In 2013, Adobe's Tom Hogarty teased an iOS app that could edit raw-formatted photos on an iPad. Nearly a year later, that proof of concept has matured into Lightroom mobile 1.0, an iOS extension of Adobe Photoshop Lightroom 5 that both syncs your images and offers many of the editing features found in the desktop version.
If you have an iPad 2 or later running iOS 7 or later, you can run Lightroom mobile. (According to Adobe, an iPhone version will appear later this year; an Android version is also in the works, but the company gave no release window.)
While you can download the app for free, it's available only to subscribers of Adobe's Creative Cloud plans (Photoshop Photography Program, Complete, Student and Teacher Edition, and Complete for Teams); there is no option to purchase the app on its own without a subscription. (The least expensive option is the Photoshop Photography Program, which at $9.99 per month includes Photoshop CC, Lightroom 5, and Lightroom mobile.) If you're not sure you want to commit to a Creative Cloud plan just yet, you can always sign up for a 30-day trial.
Lightroom mobile's key feature is its synchronization with the desktop version of Lightroom (which I'll refer to from here on as "Lightroom desktop" for clarity). Version 5.4 for OS X or Windows, available now, introduces a new option to wirelessly sync individual collections — but not Smart Collections, alas — to Lightroom mobile.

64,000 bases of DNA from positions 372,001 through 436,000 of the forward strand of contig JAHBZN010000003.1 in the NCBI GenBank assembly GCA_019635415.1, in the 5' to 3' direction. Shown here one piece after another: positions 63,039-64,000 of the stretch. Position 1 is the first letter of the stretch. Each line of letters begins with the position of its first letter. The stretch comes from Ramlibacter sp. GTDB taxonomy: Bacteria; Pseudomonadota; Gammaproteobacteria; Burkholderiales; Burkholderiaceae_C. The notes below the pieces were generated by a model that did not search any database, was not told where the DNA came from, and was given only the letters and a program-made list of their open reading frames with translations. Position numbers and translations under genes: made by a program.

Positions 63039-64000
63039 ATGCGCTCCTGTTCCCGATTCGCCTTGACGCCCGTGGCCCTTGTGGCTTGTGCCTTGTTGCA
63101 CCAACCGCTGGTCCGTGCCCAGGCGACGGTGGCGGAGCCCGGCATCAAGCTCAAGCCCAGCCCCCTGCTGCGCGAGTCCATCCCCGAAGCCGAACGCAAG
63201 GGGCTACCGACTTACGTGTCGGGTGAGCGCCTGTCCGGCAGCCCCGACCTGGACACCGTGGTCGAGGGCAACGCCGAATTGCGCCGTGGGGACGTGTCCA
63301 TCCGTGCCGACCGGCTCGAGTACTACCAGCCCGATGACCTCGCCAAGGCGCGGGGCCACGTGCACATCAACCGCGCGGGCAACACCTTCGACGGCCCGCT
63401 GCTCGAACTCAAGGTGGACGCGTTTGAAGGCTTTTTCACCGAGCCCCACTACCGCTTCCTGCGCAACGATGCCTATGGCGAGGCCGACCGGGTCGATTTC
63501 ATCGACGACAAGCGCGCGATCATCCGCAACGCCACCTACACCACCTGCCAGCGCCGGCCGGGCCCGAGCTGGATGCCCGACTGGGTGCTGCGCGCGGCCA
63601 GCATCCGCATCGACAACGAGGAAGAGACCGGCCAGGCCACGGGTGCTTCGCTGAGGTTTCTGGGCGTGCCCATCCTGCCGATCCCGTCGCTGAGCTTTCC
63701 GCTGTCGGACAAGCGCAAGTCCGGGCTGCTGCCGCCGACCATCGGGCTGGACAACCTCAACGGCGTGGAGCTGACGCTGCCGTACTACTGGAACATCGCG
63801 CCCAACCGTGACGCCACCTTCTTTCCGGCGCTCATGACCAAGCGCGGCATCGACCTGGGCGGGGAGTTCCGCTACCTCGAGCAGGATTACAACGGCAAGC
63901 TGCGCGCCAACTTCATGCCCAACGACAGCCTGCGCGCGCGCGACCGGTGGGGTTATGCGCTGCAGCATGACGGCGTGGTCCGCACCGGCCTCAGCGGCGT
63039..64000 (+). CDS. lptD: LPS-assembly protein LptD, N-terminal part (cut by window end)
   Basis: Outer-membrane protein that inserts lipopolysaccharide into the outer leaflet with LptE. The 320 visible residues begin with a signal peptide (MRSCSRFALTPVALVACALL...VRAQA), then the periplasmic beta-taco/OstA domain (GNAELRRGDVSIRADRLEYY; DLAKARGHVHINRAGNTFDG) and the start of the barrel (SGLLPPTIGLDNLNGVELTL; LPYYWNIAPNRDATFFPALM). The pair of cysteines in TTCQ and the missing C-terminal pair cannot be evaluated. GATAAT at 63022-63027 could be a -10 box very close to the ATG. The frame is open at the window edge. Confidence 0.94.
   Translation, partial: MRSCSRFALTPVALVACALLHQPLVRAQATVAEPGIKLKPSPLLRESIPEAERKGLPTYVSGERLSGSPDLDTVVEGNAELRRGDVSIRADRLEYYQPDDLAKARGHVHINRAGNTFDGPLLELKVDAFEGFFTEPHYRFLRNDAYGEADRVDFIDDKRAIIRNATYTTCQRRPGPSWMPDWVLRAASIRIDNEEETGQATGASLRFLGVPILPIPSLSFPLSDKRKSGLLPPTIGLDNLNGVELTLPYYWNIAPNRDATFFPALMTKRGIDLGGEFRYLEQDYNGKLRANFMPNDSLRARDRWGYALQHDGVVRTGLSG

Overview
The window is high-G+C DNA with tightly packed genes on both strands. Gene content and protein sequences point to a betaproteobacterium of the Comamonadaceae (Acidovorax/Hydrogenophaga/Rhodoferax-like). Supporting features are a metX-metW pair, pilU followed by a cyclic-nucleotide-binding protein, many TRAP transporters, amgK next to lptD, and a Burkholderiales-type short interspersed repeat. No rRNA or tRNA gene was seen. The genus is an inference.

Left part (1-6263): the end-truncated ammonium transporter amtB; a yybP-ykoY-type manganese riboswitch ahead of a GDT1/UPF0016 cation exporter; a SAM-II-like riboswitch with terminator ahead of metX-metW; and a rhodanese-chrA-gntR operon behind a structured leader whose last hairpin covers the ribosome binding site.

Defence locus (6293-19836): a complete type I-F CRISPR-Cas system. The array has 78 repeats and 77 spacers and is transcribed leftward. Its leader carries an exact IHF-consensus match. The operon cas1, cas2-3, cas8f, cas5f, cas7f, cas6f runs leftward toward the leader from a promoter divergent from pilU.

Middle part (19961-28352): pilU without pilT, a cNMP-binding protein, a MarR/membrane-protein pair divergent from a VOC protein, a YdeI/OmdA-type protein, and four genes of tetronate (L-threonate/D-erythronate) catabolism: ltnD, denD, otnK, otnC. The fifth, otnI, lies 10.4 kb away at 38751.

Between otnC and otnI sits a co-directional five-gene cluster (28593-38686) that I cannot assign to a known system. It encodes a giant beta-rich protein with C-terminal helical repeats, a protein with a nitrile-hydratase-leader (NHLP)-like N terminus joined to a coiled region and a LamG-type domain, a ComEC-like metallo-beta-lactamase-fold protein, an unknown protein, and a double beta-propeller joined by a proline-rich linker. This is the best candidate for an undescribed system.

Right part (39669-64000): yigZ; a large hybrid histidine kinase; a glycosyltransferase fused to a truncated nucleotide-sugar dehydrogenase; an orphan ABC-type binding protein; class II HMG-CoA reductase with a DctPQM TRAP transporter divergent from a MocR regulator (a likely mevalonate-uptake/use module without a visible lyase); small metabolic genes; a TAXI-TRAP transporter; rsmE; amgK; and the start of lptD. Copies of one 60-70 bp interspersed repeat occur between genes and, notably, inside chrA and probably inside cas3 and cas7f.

Behind the scenes, Lightroom desktop creates Smart Previews of photos marked for sync and uploads them to the Creative Cloud servers. Smart Previews retain much of the editability and detail of the source images (even raw files) but occupy much less storage space. In Lightroom mobile, the app downloads low-resolution previews for display in its Grid layout, and when an image is opened it pulls down the higher-resolution Smart Preview file (enabling you to zoom in to check details if needed).
Make a change to a photo on the iPad, and that change should appear in Lightroom desktop within seconds, removing the need to export or import images. Edits you make to the photo synchronize back to Creative Cloud and Lightroom desktop when you close the image — in fact, only a small XML file describing the edits is transmitted, which is why updates appear in the desktop and mobile applications quickly.
Lightroom mobile can also import images from the iPad's Camera Roll and sync them back to Lightroom desktop, saving you the effort of manually importing those photos via USB. There's even an Auto Import option that grabs and syncs any new photos from your Camera Roll added since you last opened Lightroom mobile.
Sign up for CIO Asia eNewsletters.